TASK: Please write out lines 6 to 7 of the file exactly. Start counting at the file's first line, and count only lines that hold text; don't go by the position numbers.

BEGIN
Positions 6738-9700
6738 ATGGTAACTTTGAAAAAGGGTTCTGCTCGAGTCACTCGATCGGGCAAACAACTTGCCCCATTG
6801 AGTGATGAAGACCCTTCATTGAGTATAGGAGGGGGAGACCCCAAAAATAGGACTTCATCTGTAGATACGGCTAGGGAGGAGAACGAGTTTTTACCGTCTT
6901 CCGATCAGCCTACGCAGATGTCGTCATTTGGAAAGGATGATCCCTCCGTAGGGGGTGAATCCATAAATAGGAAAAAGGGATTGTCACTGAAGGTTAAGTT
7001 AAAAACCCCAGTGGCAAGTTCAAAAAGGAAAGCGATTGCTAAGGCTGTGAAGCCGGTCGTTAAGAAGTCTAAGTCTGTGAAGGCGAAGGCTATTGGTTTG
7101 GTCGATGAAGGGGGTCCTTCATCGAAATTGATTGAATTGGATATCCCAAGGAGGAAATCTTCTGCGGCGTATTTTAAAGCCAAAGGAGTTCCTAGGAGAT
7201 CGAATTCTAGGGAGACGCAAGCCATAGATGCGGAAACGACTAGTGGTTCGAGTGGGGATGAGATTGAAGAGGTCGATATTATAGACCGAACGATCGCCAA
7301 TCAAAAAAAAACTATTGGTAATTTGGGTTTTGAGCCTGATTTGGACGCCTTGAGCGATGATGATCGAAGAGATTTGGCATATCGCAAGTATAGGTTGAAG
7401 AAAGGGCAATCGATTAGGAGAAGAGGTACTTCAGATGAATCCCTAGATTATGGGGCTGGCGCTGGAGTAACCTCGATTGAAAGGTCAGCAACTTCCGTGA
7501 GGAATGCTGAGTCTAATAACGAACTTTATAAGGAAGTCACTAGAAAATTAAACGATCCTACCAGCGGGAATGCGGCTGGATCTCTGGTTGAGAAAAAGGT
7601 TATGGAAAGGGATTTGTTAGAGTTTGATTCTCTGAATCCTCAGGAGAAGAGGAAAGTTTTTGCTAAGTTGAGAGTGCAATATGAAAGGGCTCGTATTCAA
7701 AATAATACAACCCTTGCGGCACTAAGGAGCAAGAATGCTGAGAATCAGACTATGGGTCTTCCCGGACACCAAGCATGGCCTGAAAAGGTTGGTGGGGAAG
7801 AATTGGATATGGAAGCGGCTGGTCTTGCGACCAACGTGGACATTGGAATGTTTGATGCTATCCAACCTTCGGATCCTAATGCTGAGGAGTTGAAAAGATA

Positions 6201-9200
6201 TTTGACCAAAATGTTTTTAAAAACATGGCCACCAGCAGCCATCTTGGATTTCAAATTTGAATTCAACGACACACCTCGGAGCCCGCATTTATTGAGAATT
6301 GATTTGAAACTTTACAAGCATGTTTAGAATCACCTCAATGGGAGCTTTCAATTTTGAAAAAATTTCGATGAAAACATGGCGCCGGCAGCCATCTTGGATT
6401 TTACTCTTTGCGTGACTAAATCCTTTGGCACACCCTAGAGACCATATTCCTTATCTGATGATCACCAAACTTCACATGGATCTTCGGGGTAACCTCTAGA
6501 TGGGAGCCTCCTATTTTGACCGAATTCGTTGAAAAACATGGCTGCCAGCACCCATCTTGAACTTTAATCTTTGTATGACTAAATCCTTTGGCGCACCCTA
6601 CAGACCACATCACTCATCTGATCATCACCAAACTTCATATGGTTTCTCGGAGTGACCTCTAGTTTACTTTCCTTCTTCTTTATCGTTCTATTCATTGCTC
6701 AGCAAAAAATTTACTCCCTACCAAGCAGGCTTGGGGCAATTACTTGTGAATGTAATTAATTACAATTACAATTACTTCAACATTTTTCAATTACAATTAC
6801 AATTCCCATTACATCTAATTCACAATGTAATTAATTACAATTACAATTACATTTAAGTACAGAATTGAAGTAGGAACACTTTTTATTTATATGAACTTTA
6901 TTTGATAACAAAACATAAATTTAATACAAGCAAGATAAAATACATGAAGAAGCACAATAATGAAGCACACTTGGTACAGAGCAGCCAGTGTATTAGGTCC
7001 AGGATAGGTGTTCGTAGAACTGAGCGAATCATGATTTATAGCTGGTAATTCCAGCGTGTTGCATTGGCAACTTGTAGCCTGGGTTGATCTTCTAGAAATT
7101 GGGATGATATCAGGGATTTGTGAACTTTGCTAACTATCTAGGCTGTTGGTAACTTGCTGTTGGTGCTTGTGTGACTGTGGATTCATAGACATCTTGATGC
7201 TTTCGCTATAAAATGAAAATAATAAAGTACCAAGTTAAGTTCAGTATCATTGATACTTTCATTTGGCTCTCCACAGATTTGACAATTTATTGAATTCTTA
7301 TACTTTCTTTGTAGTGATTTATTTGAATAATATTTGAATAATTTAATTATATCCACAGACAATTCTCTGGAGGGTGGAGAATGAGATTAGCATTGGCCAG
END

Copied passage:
7101 GTCGATGAAGGGGGTCCTTCATCGAAATTGATTGAATTGGATATCCCAAGGAGGAAATCTTCTGCGGCGTATTTTAAAGCCAAAGGAGTTCCTAGGAGAT
7201 CGAATTCTAGGGAGACGCAAGCCATAGATGCGGAAACGACTAGTGGTTCGAGTGGGGATGAGATTGAAGAGGTCGATATTATAGACCGAACGATCGCCAA